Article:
For a moment in US comedy Bridesmaids, your heart sinks.
A bride-to-be and her friends decide on Las Vegas for their hen party. You can see the routine slump that this promising film is heading into – oh yes, we really needed "The Hangover: Ladies' Night". But that would have been far too easy. As it happens, Bridesmaids never reaches Las Vegas – and the reason comes in a superb extended sequence, the old disorderly-on-a-plane routine given new fizz, and unlikely poise, by the film's elegantly manic star and co-writer Kristen Wiig.
Widely hailed as a refreshing deviation from the norm, Bridesmaids brings acerbic adult wit to the tired, often infantilising genre of the Hollywood women's comedy. It's produced by Judd Apatow, but where his films as director or producer tend to make wives and girlfriends second-stringers to male traumas, Bridesmaids puts women, their woes and their wit at the centre. The director is Paul Feig, but its real auteurs are Wiig and her co-writer Annie Mumolo.
Wiig is a protean Saturday Night Live regular, whom British viewers will remember as a sour-mouthed television executive in Knocked Up. More likeable here, Wiig plays Annie, whose best friend Lillian (Maya Rudolph) asks her to be maid of honour at her wedding. Then along comes wealthy, elegant, hyper-confident Helen (Rose Byrne), who promptly usurps Annie's role. The bridal shower that Helen arranges – with its chocolate fountain, mock-Parisian trimmings and swans – is a nightmare of tweeness, and we can only share Annie's enraged horror at this glutinous farrago.
For all the fluffy trimmings, this is hardly a romcom, despite Annie's comic romance with an affable cop – a gruff, teddy-bearish Chris O'Dowd. Nor is it strictly a wedding comedy – that peculiar sub-genre that revived with the boisterous Muriel's Wedding before spawning countless insipid variants. Bridemaids cheerfully skewers such films, and in particular targets the retrograde cult of cuteness, the notion that pastel pinks and sugared almonds are – even in a, you know, ironic way – what every woman wants.
For a contemporary Hollywood comedy, Bridesmaids is exceptionally classy, and very confidently paced. Early on, Annie and Helen, with increasing gritted-teeth sincerity, try to outdo each other making speeches in Lillian's honour. The routine is spun out to the point at which it's almost not funny any more – which is precisely why it ends up even funnier, because Wiig and co aren't afraid to go beyond the point of obvious good proportion.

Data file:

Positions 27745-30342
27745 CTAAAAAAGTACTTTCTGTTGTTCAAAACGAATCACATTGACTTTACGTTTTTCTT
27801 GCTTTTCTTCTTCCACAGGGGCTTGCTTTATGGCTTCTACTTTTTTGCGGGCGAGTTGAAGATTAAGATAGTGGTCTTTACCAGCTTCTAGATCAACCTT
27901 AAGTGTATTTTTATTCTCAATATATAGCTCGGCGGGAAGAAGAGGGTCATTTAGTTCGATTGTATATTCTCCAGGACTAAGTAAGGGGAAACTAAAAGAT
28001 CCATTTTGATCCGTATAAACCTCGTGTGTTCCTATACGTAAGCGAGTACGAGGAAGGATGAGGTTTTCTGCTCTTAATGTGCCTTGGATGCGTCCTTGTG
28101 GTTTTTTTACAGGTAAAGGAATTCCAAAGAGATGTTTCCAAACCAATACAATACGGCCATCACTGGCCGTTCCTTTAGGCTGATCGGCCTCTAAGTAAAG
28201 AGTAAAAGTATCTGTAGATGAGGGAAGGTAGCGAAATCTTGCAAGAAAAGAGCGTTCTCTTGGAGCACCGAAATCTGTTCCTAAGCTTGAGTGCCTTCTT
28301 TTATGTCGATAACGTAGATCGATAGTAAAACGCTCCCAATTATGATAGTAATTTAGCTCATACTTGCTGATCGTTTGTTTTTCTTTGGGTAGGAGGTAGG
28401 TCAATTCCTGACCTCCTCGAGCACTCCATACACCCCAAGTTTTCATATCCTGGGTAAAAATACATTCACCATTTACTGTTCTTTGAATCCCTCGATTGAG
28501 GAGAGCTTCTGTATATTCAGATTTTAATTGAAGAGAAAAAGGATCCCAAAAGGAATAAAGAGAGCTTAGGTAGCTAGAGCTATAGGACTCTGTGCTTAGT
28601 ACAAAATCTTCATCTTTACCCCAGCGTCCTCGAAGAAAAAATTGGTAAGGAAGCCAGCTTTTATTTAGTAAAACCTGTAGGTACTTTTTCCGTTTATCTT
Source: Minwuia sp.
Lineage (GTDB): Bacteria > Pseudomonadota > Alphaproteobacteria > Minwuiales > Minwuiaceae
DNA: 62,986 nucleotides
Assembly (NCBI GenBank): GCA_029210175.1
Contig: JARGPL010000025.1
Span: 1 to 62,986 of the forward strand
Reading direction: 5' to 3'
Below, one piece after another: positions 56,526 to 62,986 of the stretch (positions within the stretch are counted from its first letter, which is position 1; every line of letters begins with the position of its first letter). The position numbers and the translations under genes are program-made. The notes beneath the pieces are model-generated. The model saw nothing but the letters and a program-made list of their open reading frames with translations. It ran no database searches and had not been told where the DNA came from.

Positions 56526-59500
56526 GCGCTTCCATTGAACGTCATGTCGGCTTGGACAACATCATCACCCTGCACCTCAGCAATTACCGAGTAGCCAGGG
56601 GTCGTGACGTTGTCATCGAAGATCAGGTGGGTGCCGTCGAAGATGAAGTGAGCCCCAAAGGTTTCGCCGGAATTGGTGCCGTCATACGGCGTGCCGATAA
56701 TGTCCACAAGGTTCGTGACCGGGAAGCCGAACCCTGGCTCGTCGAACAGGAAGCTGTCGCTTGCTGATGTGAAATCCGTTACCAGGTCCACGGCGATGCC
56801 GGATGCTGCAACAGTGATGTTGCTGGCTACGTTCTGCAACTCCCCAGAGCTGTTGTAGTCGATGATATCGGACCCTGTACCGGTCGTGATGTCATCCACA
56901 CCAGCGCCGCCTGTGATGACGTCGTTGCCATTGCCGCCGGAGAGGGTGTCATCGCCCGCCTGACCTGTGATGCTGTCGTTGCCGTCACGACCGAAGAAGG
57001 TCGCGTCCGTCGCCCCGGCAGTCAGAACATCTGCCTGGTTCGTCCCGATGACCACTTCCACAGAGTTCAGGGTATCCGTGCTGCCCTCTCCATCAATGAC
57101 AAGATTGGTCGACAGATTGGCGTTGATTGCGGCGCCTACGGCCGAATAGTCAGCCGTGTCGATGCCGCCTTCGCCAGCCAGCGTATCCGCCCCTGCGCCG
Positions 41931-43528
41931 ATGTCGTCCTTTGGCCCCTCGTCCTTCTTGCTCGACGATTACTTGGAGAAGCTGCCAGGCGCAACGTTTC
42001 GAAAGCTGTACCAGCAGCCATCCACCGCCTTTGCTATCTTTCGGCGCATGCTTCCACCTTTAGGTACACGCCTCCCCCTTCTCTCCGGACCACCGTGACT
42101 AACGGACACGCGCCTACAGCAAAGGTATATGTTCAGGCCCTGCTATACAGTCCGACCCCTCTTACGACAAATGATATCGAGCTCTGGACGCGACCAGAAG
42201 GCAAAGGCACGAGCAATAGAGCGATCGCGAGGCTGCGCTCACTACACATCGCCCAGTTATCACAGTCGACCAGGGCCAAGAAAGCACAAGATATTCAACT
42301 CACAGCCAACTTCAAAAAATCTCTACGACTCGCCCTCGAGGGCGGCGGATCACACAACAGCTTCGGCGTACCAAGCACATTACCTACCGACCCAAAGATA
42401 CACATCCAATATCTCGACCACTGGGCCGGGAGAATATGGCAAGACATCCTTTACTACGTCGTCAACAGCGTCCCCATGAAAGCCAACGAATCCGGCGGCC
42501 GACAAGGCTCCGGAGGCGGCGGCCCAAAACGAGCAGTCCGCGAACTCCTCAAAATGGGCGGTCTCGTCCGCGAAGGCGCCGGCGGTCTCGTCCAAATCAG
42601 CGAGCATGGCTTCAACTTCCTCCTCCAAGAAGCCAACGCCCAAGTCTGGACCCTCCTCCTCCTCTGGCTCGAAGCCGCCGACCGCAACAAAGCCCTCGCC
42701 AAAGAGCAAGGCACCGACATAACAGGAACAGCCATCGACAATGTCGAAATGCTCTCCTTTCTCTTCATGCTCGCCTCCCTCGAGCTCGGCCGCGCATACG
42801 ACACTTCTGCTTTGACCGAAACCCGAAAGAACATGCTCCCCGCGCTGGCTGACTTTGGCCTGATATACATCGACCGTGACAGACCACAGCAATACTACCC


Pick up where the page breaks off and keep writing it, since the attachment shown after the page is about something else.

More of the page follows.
At one point, the film does go for the easy option: Lillian and friends visit a chi-chi bridal salon, only to be savagely hit by food poisoning. This was Apatow's idea, apparently – if anything will lure men into a chick flick, it's diarrhoea – but the broadness seriously jars with the rest. And yet the sequence has two grace notes: a gut-stricken Lillian in full bridal white, flopping in the street like a deflating balloon, an image not just funny but bizarrely poetic; and Annie, ashen-faced and dripping with sweat, refusing to admit that there's anything wrong.
In fact, the most acute comedy here is consistently about Annie's attempts to maintain dignity in the face of everyday humiliation. Wiig depicts Annie's constantly imperiled sangfroid with magnificent style, whether she's out to convince O'Dowd's cop that she's sober – goofily dancing on skewed pipe-cleaner legs – or subsiding into the grip of flight-phobia panic.
One reason why the film has hit a chord with female audiences is Annie's approachable, ordinary neurosis. The film doesn't present her as a hopeless self-deprecating Bridget Jones-y mess – nor does it play that disingenuous trick of persuading us that a poised, attractive, intelligent actress (Tina Fey, say, in 30 Rock) is a hopeless dork with a doomed love life. Annie is anything but inept, she's just fallen on standard hard times: she lost her shirt on a failed cake shop, and now she's living with appalling flatmates (Matt Lucas and Rebel Wilson as an oddball sibling pair, rather seeming like another Apatow bolt-on). Wiig's subliminally frazzled composure is magnificent throughout, with a constant undertone of tightly flexed anxiety beneath the groomed lanky beauty.
The film makes some of the expected points about What Women Really Think – e.g. about the sort of bad lover played here by Jon Hamm. But what gives Bridesmaids its edge is the easy conspiratorial feel, the collusive rhythms between Wiig and her co-stars. There's a wonderful improv-style looseness in the riffing between Wiig and Rudolph, and a terrific tautness in Wiig's scenes with Byrne – who gamely sends herself up as a hygienically bland goddess. Melissa McCarthy as Megan consistently steals the show with her bluff strangeness, resembling a dementedly babbling female Ricky Gervais stepping into Roseanne Barr's tough-girl shoes. The recently deceased Jill Clayburgh, as Annie's eccentric mother, also weighs in with a few choice salty one-liners.
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Unashamedly smart, in a way that's widely permitted on US television but almost never in the movies, Bridesmaids has been hailed as a groundbreaking blow for American female cinema. That says a lot about the extent of Hollywood's current conservatism, but for now, Bridesmaids does nicely as a tonic corrective. Men will love it too, although some of us may need the anal bleaching jokes explained.
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